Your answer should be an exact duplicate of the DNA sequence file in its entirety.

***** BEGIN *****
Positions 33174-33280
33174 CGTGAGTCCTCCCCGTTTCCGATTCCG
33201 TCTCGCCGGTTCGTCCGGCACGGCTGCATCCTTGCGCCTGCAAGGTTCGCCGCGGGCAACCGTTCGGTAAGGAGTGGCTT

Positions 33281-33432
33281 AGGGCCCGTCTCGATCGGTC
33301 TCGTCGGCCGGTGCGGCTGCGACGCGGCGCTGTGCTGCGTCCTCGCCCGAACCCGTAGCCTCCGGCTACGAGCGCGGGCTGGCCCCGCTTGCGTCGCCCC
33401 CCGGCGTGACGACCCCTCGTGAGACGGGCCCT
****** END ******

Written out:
Positions 33174-33280
33174 CGTGAGTCCTCCCCGTTTCCGATTCCG
33201 TCTCGCCGGTTCGTCCGGCACGGCTGCATCCTTGCGCCTGCAAGGTTCGCCGCGGGCAACCGTTCGGTAAGGAGTGGCTT

Positions 33281-33432
33281 AGGGCCCGTCTCGATCGGTC
33301 TCGTCGGCCGGTGCGGCTGCGACGCGGCGCTGTGCTGCGTCCTCGCCCGAACCCGTAGCCTCCGGCTACGAGCGCGGGCTGGCCCCGCTTGCGTCGCCCC
33401 CCGGCGTGACGACCCCTCGTGAGACGGGCCCT